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Discussion Starter · #1 ·
I have a 2019 touring ascent. post purchase I have had the dealer add auto dimming side mirrors, Hitch, all weather mats. I use the starlink remote services. longest single trip just under 600 miles in a day.

gas consuption is about 21.8 mpg
80 percent of driving is highway
cruise control most often set at 78 mph
top speed 121 mph
service schedule every 10,000

This is my primary vehicle ( I also own a 17' forester touring at 105k). I use all the eyesight features daily (specifcally, Lanes assist and adaptive cruise controll). That being said I dont have a true complaint about the purchase and would buy it again in a second. the value is unbeatable. it is reliable, and has serious acceleration and stoping power. I am a Florida resident, i monthly travel Georgia and Alabama, so i love the remote start just for the ac. I have travelled the blue ridge mountains, Ga dirt roads in massive down pours, and the endless i-75, all with no concern, with stock tires.

Seat ventalition could be a little more robost. (but its a fully loaded car under 50k)
cvt can be jerky between 10-20 mph, i only notice it when navigating parking lots (but it gets good gas mileage for its size and its standard features help me not run into people)

my only real issue is subaru didnt offer a v6 (more power and a boxer v6 because of piston firing order has nominal engine viberation) a v6-v8 option would have been nice to have more towing power and it is a dissappoint for me.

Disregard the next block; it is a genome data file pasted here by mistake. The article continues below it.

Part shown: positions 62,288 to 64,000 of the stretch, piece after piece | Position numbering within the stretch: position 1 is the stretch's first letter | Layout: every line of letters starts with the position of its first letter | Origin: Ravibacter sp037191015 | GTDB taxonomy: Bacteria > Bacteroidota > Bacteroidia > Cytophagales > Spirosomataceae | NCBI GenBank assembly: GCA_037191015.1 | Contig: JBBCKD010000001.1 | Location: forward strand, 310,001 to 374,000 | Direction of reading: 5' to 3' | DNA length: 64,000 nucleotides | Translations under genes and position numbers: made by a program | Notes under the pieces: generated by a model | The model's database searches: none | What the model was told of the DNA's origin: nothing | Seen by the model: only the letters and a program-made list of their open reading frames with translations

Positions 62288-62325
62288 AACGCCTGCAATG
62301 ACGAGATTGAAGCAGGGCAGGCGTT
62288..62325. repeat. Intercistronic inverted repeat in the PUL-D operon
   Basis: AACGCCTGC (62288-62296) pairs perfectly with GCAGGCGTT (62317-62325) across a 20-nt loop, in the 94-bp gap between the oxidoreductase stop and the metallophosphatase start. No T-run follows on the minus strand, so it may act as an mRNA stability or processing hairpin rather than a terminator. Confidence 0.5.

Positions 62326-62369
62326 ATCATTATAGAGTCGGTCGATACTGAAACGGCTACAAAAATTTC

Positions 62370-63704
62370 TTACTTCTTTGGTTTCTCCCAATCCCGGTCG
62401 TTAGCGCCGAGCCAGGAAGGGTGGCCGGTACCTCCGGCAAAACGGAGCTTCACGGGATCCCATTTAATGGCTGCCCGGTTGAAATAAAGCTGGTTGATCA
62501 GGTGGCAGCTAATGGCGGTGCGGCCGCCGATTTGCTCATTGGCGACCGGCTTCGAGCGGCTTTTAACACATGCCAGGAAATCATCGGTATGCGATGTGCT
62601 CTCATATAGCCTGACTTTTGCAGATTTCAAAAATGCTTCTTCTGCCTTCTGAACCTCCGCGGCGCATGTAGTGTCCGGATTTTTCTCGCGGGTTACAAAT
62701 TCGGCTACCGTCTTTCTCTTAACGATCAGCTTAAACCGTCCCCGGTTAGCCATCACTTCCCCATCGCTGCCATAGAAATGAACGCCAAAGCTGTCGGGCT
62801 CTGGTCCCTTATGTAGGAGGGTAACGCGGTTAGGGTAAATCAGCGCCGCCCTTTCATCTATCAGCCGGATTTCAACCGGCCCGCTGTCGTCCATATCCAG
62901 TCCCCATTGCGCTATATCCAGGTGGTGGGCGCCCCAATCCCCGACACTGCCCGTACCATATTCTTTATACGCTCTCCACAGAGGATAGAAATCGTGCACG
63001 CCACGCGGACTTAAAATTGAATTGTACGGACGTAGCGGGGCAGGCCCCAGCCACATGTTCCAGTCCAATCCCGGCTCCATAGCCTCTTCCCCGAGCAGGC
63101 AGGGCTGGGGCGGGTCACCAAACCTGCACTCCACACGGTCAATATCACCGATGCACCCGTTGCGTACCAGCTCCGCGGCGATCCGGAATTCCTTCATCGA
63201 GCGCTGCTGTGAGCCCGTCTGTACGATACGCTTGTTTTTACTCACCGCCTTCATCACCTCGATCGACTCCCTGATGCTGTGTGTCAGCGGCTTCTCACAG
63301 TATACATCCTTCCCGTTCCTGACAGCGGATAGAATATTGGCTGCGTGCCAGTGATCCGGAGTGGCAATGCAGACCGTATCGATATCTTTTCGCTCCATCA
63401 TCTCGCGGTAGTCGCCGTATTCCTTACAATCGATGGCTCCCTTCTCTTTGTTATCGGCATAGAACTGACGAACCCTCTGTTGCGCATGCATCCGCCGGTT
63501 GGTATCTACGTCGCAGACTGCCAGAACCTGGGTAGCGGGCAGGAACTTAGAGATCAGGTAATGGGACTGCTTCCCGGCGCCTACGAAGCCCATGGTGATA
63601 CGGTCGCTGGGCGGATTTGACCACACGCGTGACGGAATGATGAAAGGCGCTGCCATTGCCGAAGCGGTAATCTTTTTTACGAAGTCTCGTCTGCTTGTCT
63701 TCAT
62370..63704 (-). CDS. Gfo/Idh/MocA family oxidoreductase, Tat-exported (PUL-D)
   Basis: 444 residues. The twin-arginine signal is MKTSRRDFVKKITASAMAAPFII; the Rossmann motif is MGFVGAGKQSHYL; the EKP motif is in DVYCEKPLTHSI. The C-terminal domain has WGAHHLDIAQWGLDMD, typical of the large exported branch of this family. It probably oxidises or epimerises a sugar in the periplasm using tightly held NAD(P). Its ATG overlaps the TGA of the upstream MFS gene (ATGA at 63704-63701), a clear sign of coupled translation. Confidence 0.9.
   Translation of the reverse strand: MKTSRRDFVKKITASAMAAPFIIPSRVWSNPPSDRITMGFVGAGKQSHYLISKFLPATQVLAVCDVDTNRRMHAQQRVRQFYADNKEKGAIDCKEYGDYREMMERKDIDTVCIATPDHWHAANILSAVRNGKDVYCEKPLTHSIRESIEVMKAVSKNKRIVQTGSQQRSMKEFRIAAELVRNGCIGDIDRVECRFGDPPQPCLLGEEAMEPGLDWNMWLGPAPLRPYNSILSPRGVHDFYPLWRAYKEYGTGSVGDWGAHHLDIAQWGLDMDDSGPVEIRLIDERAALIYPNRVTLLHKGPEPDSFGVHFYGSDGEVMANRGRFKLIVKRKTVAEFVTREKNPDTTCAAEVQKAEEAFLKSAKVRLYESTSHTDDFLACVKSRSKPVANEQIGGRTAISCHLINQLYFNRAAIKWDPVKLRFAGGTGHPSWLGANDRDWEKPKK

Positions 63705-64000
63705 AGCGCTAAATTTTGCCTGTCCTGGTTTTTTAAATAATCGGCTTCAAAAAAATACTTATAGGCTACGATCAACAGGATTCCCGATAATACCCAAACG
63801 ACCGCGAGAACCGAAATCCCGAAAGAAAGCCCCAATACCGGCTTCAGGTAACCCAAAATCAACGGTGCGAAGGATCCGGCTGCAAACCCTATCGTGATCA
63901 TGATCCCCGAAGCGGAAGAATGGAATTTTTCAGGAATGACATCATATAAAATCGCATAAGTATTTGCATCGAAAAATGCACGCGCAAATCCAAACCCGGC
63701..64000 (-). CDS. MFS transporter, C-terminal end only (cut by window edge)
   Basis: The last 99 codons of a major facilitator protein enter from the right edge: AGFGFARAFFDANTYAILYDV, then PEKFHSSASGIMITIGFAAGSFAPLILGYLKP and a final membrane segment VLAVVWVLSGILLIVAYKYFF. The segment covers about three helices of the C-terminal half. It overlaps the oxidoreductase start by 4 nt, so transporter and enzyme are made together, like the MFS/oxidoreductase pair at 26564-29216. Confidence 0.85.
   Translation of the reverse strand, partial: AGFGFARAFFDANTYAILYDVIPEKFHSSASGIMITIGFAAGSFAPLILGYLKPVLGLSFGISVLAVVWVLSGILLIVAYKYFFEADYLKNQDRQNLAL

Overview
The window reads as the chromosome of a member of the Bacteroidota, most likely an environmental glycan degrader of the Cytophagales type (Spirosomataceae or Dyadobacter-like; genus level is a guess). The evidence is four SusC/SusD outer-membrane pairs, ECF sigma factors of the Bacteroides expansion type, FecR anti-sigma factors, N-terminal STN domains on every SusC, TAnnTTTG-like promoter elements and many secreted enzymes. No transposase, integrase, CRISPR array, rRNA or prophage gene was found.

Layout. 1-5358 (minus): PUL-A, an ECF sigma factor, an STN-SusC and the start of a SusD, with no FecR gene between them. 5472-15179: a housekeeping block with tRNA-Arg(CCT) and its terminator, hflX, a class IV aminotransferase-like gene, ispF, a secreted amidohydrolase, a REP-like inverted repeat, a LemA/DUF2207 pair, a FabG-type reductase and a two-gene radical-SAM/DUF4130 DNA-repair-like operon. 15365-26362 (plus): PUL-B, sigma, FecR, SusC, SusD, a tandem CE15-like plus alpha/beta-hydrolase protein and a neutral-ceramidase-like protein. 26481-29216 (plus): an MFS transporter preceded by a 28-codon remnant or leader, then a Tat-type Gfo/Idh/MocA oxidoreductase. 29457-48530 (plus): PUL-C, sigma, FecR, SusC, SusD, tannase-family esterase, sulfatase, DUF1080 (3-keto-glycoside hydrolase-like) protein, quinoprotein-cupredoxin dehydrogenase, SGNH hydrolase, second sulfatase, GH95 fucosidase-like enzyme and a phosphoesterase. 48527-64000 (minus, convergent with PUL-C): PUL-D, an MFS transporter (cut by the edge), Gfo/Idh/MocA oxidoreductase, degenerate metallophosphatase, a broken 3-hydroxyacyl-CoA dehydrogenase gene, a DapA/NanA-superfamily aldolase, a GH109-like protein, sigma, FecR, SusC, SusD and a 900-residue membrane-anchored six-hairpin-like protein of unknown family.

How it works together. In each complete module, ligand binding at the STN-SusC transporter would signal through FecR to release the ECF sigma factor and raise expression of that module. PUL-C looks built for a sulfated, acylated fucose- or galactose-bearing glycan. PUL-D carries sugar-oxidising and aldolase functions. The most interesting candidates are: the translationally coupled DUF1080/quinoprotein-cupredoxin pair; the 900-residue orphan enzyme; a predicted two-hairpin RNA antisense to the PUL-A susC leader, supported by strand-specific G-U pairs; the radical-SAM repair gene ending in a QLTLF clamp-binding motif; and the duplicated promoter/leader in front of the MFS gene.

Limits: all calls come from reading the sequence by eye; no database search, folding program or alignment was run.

Damage so far
cracked grill camera around 20,000 miles
cracked windshield, at 30,533

accessoriers
Yakima sky box 21
Yakima Jetstream 60'' cross bars with timberline tower
Stowaway hitch cargo carrier (thank you ascent forum for the recommendation)
 

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Greetings,
I enjoy this kind of post- thanks for writing it. I am curious to know, why service every 10,000 miles instead of 6,000? (unless you mean 10,000 km).

I just love the auto-dimming side mirrors. Probably my favorite add-on.
 

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my only real issue is subaru didnt offer a v6 (more power and a boxer v6 because of piston firing order has nominal engine viberation) a v6-v8 option would have been nice to have more towing power and it is a dissappoint for me.
The H6 has less power and less torque, and the 2020 Subaru Outback XT (same drive train as us) obliterated it in tests compared to the outgoing Outback 3.6R. It's also more fuel efficient than the outgoing 3.6R.

Subaru made the right decision.
 

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Discussion Starter · #4 ·